Nico Walker with his strawberry ice cream. Photo: Lindsay Mound

When asked about his favorite foods, Nico Walker has only one answer: ice cream. During his time in prison, he could buy it at the commissary once a week, and he’d go back and forth between devouring and refusing it, even though the food served to prisoners makes many sick. “Sometimes it’s like your pride fucking with you. Because [eating ice cream] seems like some soft thing to do while you’re in prison,” he says. In 2018, Walker published Cherry, his debut novel based on (though not entirely drawn from) his own experiences enlisting as a medic in the Iraq War — he was later diagnosed with severe PTSD — and his subsequent opioid addiction and bank-robbing spree. Called the “first great novel of the opioid epidemic” by New York Magazine, it was adapted into a film this year by the Russo brothers. Walker is working on another book — “sort of a broader survey of the prison scene,” he says — and this week was in New York with his fiancée, the poet Rachel Rabbit White, where they did eat ice cream.

Wednesday, May 19
This Grub Street Diary be­gins late in the day, upon the 19th of May, 2021: Rachel and I land 5 p.m.–ish @ JFK, and we will get our lug­gage and be on our col­lec­tive way to Brook­lyn. We will be in the city through the 25th, the day I will re­turn to the North­ern Dis­trict of Mis­sis­sip­pi — Mis­sis­sip­pi via Mem­phis, Mem­phis via At­lanta — and she is plan­ning to stay on a day or two be­yond that. She has more say about her­self than I have about my­self when it comes to things like where’s go-able and when, etc. This is on account of how I am on pa­per (fed­er­al su­per­vi­sion). I misbehaved once — grave­ly — what was by now a long time ago. This re­al­ly is nei­ther here nor there, only it means I will need to hit the ground run­ning. I will have been here for a rea­son, and so I must keep notes of the meals I am tak­ing. It is why I am here, ac­tu­al­ly. And I don’t know why that should be. All the same, I wouldn’t like to ­let any­one down.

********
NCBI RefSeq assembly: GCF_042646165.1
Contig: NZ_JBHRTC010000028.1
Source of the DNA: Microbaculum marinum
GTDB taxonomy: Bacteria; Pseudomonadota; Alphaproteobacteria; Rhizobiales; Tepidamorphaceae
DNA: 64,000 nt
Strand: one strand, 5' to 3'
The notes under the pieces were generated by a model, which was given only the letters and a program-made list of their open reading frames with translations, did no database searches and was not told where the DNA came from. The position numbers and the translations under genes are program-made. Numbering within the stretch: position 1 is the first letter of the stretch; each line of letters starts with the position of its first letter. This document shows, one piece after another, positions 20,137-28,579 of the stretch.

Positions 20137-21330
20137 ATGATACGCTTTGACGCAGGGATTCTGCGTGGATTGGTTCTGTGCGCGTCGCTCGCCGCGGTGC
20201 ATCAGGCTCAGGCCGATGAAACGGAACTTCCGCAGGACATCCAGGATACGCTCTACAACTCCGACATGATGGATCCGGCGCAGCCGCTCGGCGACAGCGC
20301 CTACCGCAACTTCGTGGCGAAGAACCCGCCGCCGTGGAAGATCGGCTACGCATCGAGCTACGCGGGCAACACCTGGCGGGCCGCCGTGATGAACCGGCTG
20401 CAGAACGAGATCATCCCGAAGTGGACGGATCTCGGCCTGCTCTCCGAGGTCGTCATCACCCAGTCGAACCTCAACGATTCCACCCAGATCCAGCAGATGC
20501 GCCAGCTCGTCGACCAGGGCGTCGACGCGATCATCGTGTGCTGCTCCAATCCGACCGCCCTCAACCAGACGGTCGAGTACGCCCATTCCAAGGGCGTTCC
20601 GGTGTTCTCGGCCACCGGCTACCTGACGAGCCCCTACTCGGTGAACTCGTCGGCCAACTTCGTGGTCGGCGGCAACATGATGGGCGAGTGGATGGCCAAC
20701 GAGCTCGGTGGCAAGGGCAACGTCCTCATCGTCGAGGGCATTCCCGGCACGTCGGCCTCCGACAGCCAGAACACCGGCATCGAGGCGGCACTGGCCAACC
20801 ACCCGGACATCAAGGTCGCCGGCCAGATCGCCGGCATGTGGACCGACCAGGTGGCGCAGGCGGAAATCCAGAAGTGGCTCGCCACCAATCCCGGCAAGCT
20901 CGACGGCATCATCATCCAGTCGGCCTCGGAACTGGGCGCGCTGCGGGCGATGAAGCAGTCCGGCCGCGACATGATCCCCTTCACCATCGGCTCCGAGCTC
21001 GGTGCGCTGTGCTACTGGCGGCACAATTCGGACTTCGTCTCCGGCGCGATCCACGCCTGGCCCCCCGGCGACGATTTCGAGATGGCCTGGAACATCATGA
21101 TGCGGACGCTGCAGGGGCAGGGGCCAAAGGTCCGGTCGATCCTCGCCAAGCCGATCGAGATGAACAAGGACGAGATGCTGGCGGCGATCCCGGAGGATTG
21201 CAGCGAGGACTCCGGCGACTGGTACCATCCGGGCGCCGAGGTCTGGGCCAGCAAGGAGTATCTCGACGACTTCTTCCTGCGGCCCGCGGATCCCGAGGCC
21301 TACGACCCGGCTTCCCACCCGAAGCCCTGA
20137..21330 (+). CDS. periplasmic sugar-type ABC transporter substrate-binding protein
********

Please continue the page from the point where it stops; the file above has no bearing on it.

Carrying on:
We have the keys to her ex’s place. I’ve been told this is in East Williamsburg. I will say to Rachel, “Is there an el­e­va­tor?”

And she will say, “Yes.”

Whereupon I will say some­thing to the ef­fect of thank God.

And we pull up at dusk.

Last time that we were here we stayed in a walk-up. So the el­e­va­tor feels appre­ciat­ed this evening. We will leave our lug­gage now. We just each have to do our lit­tle bird­baths, and as we do our lit­tle bird­baths we won­der where this ought to be­gin. “Search restau­rants near me,” she says.

I do it wrong.

I am ­bad at phones.

“Here. I’ll do it,” she says.

She hands me her phone.

I scroll down the dis­play. Does it maybe re­mind you of push­ing a scoot­er when you were a baby: push off and glide, leg work­ing as though it were an oar al­most, in a row­boat or a ca­noe or a gondola. Your leg is like a gon­do­la pole, one with a white, scuffed-up Ked on the busi­ness end of it.


Drag the Ked to brake, and it skips off of the con­crete a few times be­fore dragging enough to where you can stop.